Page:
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2023 D50: Prospect #10

Updated: Mar 18, 2023

THIS IS THE PROSPECT PREAMBLE.

Each post will feature these words, so feel free to skip accordingly. I offer the same always-standing apologies for the lackluster quality of my writing, as well as the stream of consciousness nature that I write with. I sincerely wish that I was better at writing than I am but, alas, here we are. Also, I'm very good at this as compared to most, but I am still VERY bad at it. Just think about that for a second, for context purposes.


I want to start off by reminding everyone that these posts are aided and enhanced by the works of Baseball Reference, FanGraphs, Baseball America, and Prospects Live. Each embedded link will take you to their subscription pages and you should absolutely do that. Shout out to Geoff Pontes and Matt Thompson from Baseball America and Prospects Live, respectfully, because they're awesome. FanGraphs stats are OBVIOUSLY clutch and awesome, and that's why they are used in nearly every "Dirty" post. LOVE that FanGraphs.


Accordingly, @Cardinalsgifs provides his artistic touch to the pictures in each article, and I wouldn't do this at all if he wasn't a part of it. Special shoutout to @KareemSSN who is a must follow for Cardinals prospects stuff. His partner in crime is @Cardinalsreek and they have their own prospect list coming out soon!! Shoutout to Blake Newberry (@BT_Newberry) and Mr. Brian Walton (@B_Walton) for their work on their list over at The Cardinal Nation, too.


I also want to remind everyone that my list is different in that I don't include players with rookie eligibility that have made a Major League debut. So, you'll have to look elsewhere for Matthew Liberatore, Ivan Herrera, Alec Burleson, Nolan Gorman, Juan Yepez, Brendan Donovan, Jake Walsh, Andre Pallante, and ZacK Thompson. Some of these guys have exhausted their prospect status, anyway. I'm just trying to get ahead of this because I will 100% be asked about each. I did almost add 32-year-old Rule 5 draft selection Wilking Rodriguez to the list, but decided against it because he's 32-years-old, entering his age 33 season, and the coverage of him will surely be overly saturated by the time that Spring Training gets going. Also, I didn't add recently acquired Jose Fermín because I just don't care at all. I'm sure he'll make a Major League debut at some point in 2023 which will be cool but I just can't find it in me to care about it at all.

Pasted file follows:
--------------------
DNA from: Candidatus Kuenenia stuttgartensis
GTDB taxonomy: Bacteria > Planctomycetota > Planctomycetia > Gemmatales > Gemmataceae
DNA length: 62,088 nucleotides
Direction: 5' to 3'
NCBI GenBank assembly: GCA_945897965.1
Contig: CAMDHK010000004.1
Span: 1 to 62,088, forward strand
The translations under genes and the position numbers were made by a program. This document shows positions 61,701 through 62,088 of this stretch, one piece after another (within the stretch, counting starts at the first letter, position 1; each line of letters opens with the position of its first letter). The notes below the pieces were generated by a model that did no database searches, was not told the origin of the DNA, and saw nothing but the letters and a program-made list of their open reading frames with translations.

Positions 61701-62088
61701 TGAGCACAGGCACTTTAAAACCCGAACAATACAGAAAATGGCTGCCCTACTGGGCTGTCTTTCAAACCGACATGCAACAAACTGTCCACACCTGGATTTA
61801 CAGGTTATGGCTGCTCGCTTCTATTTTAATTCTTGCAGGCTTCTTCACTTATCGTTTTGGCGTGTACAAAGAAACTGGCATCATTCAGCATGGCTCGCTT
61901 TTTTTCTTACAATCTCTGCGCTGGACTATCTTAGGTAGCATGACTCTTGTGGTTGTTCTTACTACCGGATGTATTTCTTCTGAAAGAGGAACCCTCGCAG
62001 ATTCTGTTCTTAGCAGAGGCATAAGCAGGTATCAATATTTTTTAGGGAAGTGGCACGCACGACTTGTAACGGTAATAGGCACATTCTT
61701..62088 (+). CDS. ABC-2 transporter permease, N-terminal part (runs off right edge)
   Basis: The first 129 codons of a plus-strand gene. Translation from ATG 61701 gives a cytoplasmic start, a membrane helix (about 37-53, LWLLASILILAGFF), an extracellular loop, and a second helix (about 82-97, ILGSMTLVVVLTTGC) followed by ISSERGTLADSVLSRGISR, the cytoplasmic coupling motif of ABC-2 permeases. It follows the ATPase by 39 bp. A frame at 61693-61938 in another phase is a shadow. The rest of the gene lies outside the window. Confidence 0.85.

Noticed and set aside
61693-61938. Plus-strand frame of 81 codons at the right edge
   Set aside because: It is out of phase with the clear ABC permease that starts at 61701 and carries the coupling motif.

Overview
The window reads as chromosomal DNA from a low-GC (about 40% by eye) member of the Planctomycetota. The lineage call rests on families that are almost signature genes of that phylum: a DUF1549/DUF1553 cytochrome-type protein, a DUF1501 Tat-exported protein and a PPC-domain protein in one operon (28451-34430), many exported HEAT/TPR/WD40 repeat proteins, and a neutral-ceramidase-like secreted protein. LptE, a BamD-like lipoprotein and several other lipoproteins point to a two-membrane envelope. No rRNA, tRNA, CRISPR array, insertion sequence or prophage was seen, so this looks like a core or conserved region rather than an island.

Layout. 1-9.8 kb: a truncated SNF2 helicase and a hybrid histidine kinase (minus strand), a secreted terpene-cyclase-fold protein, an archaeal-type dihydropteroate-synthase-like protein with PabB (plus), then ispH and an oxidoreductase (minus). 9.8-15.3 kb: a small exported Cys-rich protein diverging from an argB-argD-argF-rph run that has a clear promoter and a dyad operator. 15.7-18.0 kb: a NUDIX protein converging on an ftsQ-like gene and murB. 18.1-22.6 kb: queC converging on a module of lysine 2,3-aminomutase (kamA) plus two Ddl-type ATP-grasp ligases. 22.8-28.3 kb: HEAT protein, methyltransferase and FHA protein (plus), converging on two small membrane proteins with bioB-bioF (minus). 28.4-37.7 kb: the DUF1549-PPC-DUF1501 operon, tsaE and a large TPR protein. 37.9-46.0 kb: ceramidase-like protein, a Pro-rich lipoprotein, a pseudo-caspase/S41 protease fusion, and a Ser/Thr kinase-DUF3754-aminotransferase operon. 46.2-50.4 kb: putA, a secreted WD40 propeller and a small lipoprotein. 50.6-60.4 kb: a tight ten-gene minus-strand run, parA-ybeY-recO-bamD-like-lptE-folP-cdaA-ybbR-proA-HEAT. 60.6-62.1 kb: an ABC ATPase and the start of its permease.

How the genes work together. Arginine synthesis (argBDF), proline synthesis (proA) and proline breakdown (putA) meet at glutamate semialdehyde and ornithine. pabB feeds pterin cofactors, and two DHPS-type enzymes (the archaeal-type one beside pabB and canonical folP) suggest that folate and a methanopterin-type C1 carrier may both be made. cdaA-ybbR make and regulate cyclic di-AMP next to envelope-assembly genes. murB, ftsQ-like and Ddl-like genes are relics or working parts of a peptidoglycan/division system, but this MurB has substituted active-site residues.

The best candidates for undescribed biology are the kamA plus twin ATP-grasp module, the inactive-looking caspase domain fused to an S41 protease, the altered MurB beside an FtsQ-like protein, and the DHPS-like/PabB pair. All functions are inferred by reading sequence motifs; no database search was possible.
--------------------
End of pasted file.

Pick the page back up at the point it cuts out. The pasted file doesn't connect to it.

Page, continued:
The last thing that I'd like to do is remind everyone that this is just a snap shot of THIS moment. I'm not 100% sure what every player on the list has worked on or has been doing this offseason. So, when I'm a little more conservative with a player like, say, Michael McGreevy, it's without the knowledge of what he's worked on this offseason, along with the gains that he's made in the areas that I'm concerned about. You never know when/if things are going to click for a player, and there's more reason now than ever before - with the advancements in modern baseball technologies - for a prospect to catapult themselves from out of nowhere. Vice versa, it's easier than ever for a prospect to fall off into obscurity.


Finally, I'd like to provide links to other sites that rank Cardinals' prospects. The Cardinal Nation, Prospects Live, and Baseball America all have their 2023 lists published, and MLB and FanGraphs will link to their most recent rankings from 2022:

THE CARDINAL NATION (Subscribe to the damn site, dummies) MLB


THIS HAS GONE ON TOO LONG. LET'S. GO.


Catcher Jimmy Crooks ii

Age 21, Turns 22 in July

Drafted in the 4th Round of the 2022 Draft

Listed at 6'1, 210. Bats L/Throws R





I'd like to take a second to point out that I've already been wrong in my initial appraisal of Jimmy Crooks. When the Cardinals drafted him in the 4th round, I pointed out that he had a similar profile to Cardinals Legend Jeremy Martinez, a former 4th round catcher that the Cardinals drafted in 2016 out of USC.


I did not "know" Jimmy Crooks then.


I definitely feel like I "know" Jimmy Crooks wayyyyy better now.


And, boy, is there a lot to both like and to get excited about.